In clearing Occupy site, time is on LAPD’s side, chief says


After a flurry of eviction threats, street protests and court maneuvering, Occupy L.A. remained standing on the City Hall lawn Monday evening — prompting debate about the caution displayed by city leaders seeking to avoid violent clashes seen in other cities.

Los Angeles Police Chief Charlie Beck said Monday he remains committed to the restrained approach, noting that the encampment has shrunk by about 150 tents in recent days and that police have so far managed to avoid aggressive confrontations with protesters.

Officers will clear the camp when they can “do it effectively and efficiently and with minimal force,” he said. Time is on the department’s side, Beck added.


But at least some observers were concerned that if the standoff continues, it could erode the authority of police and city leaders and embolden the Occupy protesters.

Los Angeles officials have been clear that they do not want to repeat the ugly scenes caught on YouTube videos when police dismantled Occupy camps in New York and Oakland.

The city’s concern about its image was underscored Monday when police announced they would be allowing only a small group of print, television and radio journalists past police lines when the eviction is finally carried out. Police said the rules were to protect journalists from being harmed during the operation.

Although the drawn-out eviction strategy has kept things relatively peaceful, it also appears to have recharged the protest.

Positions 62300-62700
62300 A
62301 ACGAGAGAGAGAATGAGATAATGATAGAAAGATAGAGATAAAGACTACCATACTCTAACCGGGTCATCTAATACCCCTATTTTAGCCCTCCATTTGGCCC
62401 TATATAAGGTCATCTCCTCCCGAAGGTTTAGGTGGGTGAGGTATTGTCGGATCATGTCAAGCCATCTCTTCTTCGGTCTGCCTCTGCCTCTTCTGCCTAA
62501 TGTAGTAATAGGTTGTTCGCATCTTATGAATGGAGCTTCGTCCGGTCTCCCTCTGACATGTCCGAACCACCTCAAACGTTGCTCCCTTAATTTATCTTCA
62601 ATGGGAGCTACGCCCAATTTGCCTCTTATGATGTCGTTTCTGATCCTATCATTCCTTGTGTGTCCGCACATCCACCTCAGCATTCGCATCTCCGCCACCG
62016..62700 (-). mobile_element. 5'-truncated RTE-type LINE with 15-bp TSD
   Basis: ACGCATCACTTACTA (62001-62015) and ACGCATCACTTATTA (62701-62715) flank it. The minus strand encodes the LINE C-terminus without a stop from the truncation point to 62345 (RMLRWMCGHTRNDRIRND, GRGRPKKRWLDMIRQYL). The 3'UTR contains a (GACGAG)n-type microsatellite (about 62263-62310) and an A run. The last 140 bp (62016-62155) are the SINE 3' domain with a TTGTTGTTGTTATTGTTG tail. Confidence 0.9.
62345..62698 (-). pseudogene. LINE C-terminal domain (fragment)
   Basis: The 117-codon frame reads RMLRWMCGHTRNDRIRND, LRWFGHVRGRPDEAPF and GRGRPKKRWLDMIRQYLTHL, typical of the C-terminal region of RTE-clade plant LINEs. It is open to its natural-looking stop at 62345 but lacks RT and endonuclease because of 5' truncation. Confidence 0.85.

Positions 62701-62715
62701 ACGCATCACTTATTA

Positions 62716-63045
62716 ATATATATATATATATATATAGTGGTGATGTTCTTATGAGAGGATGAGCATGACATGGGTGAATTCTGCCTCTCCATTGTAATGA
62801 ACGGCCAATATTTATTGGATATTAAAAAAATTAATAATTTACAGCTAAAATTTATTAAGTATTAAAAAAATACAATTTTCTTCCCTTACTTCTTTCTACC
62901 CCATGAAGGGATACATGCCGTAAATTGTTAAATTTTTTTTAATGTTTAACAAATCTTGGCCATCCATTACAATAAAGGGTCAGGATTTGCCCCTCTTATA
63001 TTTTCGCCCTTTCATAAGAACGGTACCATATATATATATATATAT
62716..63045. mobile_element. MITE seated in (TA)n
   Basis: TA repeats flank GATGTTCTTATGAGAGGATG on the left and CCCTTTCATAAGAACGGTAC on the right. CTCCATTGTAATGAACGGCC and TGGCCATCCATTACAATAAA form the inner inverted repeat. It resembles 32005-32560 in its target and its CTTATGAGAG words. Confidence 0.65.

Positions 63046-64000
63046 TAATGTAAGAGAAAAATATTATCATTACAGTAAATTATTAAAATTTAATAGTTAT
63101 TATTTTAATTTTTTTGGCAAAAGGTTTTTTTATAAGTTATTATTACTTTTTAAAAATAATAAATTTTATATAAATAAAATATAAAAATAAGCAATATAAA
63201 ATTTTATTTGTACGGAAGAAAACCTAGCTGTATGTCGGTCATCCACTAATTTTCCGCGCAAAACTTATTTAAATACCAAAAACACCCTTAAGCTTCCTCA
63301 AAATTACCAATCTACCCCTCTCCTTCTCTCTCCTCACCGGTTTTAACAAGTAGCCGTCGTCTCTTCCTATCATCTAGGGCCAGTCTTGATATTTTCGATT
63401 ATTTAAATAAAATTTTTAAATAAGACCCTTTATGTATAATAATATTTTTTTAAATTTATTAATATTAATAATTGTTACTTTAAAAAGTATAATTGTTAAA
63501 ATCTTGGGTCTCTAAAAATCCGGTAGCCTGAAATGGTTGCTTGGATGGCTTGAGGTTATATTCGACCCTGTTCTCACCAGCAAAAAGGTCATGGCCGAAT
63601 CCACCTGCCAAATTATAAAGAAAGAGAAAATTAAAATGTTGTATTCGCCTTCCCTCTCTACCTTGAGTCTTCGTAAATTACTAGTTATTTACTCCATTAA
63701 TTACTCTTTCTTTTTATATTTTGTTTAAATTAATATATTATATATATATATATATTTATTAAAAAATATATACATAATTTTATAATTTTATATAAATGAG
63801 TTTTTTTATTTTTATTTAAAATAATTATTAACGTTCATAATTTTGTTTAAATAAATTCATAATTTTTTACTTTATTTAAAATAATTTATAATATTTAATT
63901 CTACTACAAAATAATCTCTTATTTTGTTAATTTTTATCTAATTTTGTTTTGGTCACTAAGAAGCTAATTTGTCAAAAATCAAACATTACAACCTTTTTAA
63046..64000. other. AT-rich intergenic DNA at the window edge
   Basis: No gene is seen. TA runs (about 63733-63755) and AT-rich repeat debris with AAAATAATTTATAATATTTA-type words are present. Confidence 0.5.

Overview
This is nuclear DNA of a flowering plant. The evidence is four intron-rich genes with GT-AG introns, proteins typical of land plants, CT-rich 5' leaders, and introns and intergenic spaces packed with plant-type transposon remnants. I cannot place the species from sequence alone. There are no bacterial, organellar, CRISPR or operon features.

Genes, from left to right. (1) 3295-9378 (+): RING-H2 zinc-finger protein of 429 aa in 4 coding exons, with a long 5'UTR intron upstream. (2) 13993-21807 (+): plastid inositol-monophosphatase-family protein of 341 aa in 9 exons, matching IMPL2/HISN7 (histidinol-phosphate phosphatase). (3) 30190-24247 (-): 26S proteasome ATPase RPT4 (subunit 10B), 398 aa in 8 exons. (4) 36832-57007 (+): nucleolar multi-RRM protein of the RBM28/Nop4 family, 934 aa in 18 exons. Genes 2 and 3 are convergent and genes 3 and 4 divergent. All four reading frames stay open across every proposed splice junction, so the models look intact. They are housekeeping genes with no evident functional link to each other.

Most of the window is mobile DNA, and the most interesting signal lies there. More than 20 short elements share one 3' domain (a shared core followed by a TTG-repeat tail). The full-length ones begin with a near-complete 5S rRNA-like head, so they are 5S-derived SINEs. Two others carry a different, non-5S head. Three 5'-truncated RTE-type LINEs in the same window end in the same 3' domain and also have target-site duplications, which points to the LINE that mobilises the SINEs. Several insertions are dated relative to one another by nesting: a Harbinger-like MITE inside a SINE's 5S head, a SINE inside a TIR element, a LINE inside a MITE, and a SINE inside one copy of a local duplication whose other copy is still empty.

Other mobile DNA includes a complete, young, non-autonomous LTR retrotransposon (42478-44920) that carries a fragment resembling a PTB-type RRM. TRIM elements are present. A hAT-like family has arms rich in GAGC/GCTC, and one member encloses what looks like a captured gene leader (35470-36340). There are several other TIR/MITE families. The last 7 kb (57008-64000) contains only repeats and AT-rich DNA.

360° photos: Occupy L.A.

Photos: Occupy L.A.


Demonstrations Sunday night and Monday morning drew hundreds of new supporters, including clergy and other community leaders who stood in solidarity with the protesters, as well as a contingent that seemed ready to tangle with police.

Protester Emmanuel Freeman, a 28-year-old from the San Gabriel Valley, said he felt like he was in a stronger position after police failed to evict protesters Monday.

Police “for the first time realized we are not afraid anymore,” he said. Freeman spent much of the day in a treehouse he built overlooking the City Hall lawn that he thinks will make it harder for police to remove him.

Stuart Waldman, president of the Valley Industry and Commerce Assn., said L.A. leaders lost credibility by failing to enforce an announced midnight Sunday closure of the City Hall park.

“By not sticking to the 12:01 deadline, they’re essentially saying, ‘You need to leave by this time, but it’s OK if you don’t,’” he said. “There need to be consequences.”

Waldman said L.A.’s leaders would have been better off adopting the strategy used by Mayor Michael Bloomberg in New York, where scores of protesters swiftly were arrested and their belongings confiscated in a surprise early morning raid.


Beck said he isn’t worried that the LAPD’s approach will make the task of eventually clearing the park more difficult.

“This is the Los Angeles Police Department,” he said. “No one is more capable of laying down the law than we are. No one should have any illusions that this will be a difficult crowd management for us. No one should have any illusions that this is a sign of weakness, inability or lack of will from the Police Department.”

Beck said the overnight demonstrations left him feeling encouraged that a violent showdown can be averted.

What could have turned into ugly confrontations remained largely calm. About 1,000 boisterous protesters blocked the intersection of 1st and Main streets until about 5 a.m., when police issued an order to disperse. Most returned to the encampment at City Hall Park, but a few were arrested

Mayor Antonio Villaraigosa and the LAPD seem determined to give protesters every opportunity to leave quietly and avoid public criticism that they acted too quickly or aggressively.